We should, instead, cast aside the idea that nothing can be done. We must be aware of the existence of prejudice. Even if we can do nothing to change them, we have to keep in mind the ways affect our students and how the idea of race is still pertinent from a social standpoint. By first admitting there is a problem, we can open a line of dialogue to hopefully work towards a system which offers equal opportunities to all young people, rather than those in certain tax brackets or skin colors.
The aim of antiracist education is to change institutional structures, validate the lived experiences of an increasingly diverse student body, and alter inequitable power relations,” said Paul Carr, contributing author of Different Perceptions of Race in Education. Significant change will not come without an overhaul of the American educational system as a whole, and it is important to remember these changes won’t only benefit certain groups. Carr went on to say, “We contend that the validation of lived experiences around race is key to enhancing the educational experiences of all students.
Making equalopportunity education the norm will arguably put our country ‘back in the game’ when compared to the global standards of education. Currently, the United States rank fifth on the Human Development Index. Well below Australia, New Zealand, and Norway. Once we are ready to admit the problem and are prepared to make meaningful changes to improve the situation, teachers will be our greatest weapons. The educators are our soldiers on the front lines of the educational battlefield.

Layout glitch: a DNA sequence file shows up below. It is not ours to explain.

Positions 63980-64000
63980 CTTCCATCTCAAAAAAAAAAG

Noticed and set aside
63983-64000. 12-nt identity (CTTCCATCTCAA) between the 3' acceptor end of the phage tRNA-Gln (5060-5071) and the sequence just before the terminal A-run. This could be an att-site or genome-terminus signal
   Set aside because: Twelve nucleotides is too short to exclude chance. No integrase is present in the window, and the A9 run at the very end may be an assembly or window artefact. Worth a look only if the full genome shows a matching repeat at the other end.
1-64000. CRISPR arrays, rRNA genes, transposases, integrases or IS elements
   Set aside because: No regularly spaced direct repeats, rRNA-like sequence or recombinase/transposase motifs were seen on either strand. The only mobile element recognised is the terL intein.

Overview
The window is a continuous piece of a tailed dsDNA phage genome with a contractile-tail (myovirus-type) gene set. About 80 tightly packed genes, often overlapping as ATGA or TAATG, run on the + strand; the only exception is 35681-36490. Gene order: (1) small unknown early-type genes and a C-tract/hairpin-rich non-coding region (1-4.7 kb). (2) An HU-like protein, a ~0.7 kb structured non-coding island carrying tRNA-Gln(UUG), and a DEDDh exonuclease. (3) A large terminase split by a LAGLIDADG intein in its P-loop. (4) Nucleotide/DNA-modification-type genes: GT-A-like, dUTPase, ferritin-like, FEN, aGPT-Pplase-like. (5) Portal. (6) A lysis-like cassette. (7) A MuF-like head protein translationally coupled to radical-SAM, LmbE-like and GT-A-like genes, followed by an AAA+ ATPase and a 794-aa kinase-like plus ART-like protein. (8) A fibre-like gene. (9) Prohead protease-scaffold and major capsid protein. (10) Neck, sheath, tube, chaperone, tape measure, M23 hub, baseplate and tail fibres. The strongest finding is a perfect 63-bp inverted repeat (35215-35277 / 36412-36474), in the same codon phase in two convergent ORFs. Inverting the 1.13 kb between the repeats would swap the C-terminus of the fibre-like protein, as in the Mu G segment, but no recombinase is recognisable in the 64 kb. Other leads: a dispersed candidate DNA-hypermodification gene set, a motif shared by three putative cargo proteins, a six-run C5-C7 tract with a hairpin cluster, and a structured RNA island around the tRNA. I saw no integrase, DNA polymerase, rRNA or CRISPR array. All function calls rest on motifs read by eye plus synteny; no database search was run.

Without good teachers, dedicated to improving the quality of the education they provide, we would truly be lost. We have to find a way to guide future teachers to look at poverty and how it affects students critically. Education may prove to be a powerful tool for equality amongst all races and all socioeconomic statuses. I truly believe teachers want to be empathetic and compassionate. As a country, we need to raise awareness of how current educational practices put people of color, as well as the poor, at a significant disadvantage.